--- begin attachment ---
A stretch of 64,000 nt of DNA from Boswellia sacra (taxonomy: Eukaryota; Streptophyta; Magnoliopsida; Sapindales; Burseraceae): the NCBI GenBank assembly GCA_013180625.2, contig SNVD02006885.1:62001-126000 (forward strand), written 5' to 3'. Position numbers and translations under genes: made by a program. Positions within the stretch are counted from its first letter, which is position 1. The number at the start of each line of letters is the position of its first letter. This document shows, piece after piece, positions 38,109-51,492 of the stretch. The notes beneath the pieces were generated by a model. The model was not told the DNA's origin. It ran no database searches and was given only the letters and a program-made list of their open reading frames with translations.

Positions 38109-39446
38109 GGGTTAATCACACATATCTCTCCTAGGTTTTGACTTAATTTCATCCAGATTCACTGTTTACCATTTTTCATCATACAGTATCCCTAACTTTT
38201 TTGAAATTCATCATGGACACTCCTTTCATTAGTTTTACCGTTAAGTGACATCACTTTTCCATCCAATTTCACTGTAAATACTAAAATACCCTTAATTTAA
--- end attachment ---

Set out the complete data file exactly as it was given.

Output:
A stretch of 64,000 nt of DNA from Boswellia sacra (taxonomy: Eukaryota; Streptophyta; Magnoliopsida; Sapindales; Burseraceae): the NCBI GenBank assembly GCA_013180625.2, contig SNVD02006885.1:62001-126000 (forward strand), written 5' to 3'. Position numbers and translations under genes: made by a program. Positions within the stretch are counted from its first letter, which is position 1. The number at the start of each line of letters is the position of its first letter. This document shows, piece after piece, positions 38,109-51,492 of the stretch. The notes beneath the pieces were generated by a model. The model was not told the DNA's origin. It ran no database searches and was given only the letters and a program-made list of their open reading frames with translations.

Positions 38109-39446
38109 GGGTTAATCACACATATCTCTCCTAGGTTTTGACTTAATTTCATCCAGATTCACTGTTTACCATTTTTCATCATACAGTATCCCTAACTTTT
38201 TTGAAATTCATCATGGACACTCCTTTCATTAGTTTTACCGTTAAGTGACATCACTTTTCCATCCAATTTCACTGTAAATACTAAAATACCCTTAATTTAA